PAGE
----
I set off into the mountains of the eastern Democratic Republic of the Congo on the back of a Chinese-built motorcycle. I’d paid the driver $30 to take me six hours over dirt roads so that I could visit GRACE, the Gorilla Rehabilitation and Conservation Education Center, the only existing sanctuary for orphaned Grauer’s gorillas.
Also known as eastern lowland gorillas, Grauer’s gorillas take their name from Rudolf Grauer, the Austrian who brought the first specimen to Europe around 1910. Even though they are the largest of the four gorilla subspecies, with silverback males weighing well over 500 pounds, conservationists sometimes call them “the forgotten gorilla,” owing to their lack of media attention and their virtual absence from zoos. Living solely in the eastern Congo, they face constant threats to their survival from hunting and agricultural expansion. Their habitat has decreased to 7,402 square kilometres, half of what it was fifty years ago and only 13 percent of their historic range. In 1994, their population was evaluated at about 17,000, but by 2004, after almost a decade of war that killed more than five million people, the Grauer’s gorilla population was estimated at 5,000 and has likely continued to decline.
In 2010, GRACE opened with the support of the Dian Fossey Gorilla Fund International and the Houston Zoo. Accompanied by a UN convoy, an American film crew reached the sanctuary to document the event. Since then, no journalists had visited.
I began my trip from Goma, a Congolese city on the border of Rwanda. To avoid using rebel-occupied roads, I booked a seat on a small Russian-piloted plane north to Butembo, a city near the Ugandan border. From there, I hired the motorcycle. For the next six hours, my driver avoided potholes and the stones protruding from the unpaved roadway. Large trucks passed, their tops crowded with men whose bare feet hung from the sides, the dust so thick that I put on a particle mask and gave one to the driver. We passed through police checkpoints, climbing higher, the air now thin and cool.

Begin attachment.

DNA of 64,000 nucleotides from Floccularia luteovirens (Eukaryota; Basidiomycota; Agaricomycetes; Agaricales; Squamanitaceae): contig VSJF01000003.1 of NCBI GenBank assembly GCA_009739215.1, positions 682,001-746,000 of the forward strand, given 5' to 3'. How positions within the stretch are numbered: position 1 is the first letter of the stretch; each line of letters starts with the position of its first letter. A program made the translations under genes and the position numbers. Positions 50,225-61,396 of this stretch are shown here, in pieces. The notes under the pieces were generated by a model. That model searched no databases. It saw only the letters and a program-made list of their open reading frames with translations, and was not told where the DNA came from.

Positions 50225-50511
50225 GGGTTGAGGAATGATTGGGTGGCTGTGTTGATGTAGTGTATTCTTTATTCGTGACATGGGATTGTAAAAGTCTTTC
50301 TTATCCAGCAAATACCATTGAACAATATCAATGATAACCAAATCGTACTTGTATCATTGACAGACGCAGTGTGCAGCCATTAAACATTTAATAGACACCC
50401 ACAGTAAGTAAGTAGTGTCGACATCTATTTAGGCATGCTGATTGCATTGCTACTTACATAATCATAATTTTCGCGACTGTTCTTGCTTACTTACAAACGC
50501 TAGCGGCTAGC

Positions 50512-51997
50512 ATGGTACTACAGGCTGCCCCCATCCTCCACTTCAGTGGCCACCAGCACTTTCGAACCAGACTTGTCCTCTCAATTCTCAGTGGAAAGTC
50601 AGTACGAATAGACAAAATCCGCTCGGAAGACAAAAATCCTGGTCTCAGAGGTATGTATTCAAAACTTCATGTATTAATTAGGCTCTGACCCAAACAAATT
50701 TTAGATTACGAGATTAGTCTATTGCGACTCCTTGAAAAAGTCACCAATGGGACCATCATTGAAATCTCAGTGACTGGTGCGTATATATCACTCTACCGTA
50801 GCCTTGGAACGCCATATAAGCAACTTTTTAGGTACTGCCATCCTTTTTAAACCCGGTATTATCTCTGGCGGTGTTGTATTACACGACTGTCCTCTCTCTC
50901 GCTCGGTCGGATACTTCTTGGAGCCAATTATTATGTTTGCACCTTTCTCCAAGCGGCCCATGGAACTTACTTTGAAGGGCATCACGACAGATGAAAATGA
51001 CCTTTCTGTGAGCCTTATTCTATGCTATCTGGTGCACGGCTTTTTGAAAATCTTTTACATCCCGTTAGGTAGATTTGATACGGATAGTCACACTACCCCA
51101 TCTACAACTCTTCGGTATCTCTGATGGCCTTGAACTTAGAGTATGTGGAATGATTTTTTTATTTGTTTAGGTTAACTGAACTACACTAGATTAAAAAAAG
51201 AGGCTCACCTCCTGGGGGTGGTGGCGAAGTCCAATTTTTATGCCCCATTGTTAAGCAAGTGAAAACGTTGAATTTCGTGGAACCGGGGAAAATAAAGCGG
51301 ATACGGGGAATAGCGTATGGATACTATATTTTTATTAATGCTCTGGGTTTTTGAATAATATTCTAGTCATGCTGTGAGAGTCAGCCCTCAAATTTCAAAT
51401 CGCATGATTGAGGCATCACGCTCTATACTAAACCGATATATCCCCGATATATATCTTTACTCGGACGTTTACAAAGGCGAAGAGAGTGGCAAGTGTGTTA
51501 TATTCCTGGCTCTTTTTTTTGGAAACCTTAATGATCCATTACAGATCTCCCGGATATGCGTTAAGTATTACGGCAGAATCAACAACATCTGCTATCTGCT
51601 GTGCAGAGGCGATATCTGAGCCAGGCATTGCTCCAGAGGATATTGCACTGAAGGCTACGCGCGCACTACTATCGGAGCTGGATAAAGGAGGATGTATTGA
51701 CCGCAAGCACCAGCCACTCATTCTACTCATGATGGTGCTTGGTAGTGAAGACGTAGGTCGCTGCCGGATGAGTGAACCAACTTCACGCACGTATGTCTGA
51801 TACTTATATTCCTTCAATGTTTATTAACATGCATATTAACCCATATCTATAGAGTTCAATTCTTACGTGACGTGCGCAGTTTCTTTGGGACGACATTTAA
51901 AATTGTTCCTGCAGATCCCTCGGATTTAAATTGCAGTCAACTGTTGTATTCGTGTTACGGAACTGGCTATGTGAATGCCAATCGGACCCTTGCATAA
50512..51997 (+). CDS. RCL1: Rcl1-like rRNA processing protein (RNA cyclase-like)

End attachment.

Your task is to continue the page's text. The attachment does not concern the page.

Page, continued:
GRACE is built on a rise in the Tayna Gorilla Reserve, at an altitude of 6,000 feet. It lies less than fifty miles to the west, as the crow flies, from the Virunga National Park, home to the mountain gorillas made famous by Dian Fossey and Gorillas in the Mist. Both the Grauer’s gorillas and their high-altitude cousins have suffered from the ongoing violence in the eastern DRC. Unrest has made access difficult for conservationists, and with little trade or social stability, impoverished people often depend on bushmeat for survival. Human overpopulation has sped the expansion of agriculture and the destruction of forests, and poachers kill gorillas and attempt to sell the infants as pets. Whereas adult Grauer’s gorillas have shorter fur than mountain gorillas, the infants of both subspecies look so similar that, when confiscated from traders, they can be identified only through genetic testing.
At GRACE, I climbed onto a wooden platform to observe twelve gorillas within the large enclosure: four males and eight females, between three and thirteen years of age (gorillas become adults at fourteen). They’d all been brought to the sanctuary as infants and integrated into a family with the long-term goal of reintroducing them into the wild. The oldest in the group were starting to take on the role of its protector and a large male and female neared the wall, grumbling and studying me. In the sunlight, their brown irises shone a deep rusty orange.
Recently, the Congolese government’s park service (ICCN—Institut Congolais pour la Conservation de la Nature) announced its intention to separate the group, placing some gorillas not only in zoos but, according to testimonies from Congolese conservationists, in unspecified Chinese research facilities. As reported in the DRC’s Journal de Kin, early in 2013 the government requested two gorillas to be displayed at the Kinshasa Fair. Several weeks after GRACE refused to send them, the government demanded that gorilla couples be sent to three zoos in the Congo, two in Kinshasa and one in Lumumbashi. The leaders of the Tayna Gorilla Reserve publicly accused the government of hosting Chinese envoys who were seeking gorillas for research facilities. They claimed that their contacts in the Congo’s park service had informed them of the Chinese request for gorillas, and that the discussion of zoos was simply a ploy.